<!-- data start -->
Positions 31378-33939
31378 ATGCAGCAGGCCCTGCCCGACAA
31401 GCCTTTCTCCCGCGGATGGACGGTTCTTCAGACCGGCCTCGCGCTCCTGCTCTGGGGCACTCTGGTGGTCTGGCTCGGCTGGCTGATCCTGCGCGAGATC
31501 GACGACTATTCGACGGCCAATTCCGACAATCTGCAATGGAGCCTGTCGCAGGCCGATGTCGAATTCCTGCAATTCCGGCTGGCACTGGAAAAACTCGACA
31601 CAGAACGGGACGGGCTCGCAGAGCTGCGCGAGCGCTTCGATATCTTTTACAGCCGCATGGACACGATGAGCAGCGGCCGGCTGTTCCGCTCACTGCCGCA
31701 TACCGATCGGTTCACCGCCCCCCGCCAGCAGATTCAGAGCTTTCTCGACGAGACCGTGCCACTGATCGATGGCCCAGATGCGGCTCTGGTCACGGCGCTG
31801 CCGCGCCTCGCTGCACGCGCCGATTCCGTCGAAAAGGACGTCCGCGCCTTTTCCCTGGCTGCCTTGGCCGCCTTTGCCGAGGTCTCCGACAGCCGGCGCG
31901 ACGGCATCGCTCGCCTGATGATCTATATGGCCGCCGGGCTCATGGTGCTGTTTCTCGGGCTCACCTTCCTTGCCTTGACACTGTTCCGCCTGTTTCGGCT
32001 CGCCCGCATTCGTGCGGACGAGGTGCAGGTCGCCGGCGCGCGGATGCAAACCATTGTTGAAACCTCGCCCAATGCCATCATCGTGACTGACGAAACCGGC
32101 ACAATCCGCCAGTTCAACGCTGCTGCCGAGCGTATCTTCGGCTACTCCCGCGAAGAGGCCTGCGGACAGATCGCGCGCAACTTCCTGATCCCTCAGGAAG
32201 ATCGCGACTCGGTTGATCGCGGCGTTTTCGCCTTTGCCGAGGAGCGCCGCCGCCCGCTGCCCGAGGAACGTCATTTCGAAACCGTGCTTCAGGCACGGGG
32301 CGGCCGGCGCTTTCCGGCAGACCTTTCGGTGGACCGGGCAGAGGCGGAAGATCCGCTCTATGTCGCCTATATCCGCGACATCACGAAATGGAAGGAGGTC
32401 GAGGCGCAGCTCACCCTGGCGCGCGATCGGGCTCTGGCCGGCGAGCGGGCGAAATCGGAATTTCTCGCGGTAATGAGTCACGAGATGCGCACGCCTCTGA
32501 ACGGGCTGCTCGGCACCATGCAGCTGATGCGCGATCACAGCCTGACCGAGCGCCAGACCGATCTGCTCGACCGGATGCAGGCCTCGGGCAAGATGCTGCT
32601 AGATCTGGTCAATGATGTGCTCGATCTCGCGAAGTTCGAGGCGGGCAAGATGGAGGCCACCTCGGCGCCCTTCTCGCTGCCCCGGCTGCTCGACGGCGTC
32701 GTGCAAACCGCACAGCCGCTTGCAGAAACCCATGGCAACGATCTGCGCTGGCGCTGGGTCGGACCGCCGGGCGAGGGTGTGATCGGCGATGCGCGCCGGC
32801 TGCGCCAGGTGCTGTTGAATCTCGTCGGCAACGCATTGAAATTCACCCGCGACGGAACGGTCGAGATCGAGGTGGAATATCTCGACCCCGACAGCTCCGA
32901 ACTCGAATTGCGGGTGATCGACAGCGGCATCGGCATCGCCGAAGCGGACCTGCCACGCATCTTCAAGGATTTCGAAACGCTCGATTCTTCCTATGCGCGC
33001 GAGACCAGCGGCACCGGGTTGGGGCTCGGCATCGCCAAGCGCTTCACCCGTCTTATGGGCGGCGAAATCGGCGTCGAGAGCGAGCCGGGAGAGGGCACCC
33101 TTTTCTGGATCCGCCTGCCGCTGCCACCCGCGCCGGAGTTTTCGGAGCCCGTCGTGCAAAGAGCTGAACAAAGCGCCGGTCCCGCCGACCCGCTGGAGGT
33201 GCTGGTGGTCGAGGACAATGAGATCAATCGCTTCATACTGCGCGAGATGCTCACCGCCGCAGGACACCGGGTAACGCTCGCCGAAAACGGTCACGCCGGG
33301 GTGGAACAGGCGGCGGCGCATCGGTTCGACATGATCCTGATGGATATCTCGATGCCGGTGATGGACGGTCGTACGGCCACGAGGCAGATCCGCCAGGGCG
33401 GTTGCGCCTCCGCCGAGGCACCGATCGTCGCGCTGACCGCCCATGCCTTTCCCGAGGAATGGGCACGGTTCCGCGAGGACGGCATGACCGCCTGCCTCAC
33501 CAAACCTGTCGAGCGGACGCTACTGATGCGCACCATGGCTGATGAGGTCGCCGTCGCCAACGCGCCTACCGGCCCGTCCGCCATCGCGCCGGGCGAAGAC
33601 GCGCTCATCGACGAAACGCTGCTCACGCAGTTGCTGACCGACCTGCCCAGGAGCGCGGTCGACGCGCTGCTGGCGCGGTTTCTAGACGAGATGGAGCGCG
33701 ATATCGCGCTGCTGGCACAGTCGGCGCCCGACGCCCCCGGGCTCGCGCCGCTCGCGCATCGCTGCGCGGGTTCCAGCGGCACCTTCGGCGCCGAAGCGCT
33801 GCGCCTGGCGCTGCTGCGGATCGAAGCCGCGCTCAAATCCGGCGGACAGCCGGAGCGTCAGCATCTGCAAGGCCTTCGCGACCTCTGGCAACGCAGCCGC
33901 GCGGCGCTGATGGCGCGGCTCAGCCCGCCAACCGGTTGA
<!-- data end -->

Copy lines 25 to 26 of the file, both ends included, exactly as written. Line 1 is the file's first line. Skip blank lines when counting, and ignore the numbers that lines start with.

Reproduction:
33601 GCGCTCATCGACGAAACGCTGCTCACGCAGTTGCTGACCGACCTGCCCAGGAGCGCGGTCGACGCGCTGCTGGCGCGGTTTCTAGACGAGATGGAGCGCG
33701 ATATCGCGCTGCTGGCACAGTCGGCGCCCGACGCCCCCGGGCTCGCGCCGCTCGCGCATCGCTGCGCGGGTTCCAGCGGCACCTTCGGCGCCGAAGCGCT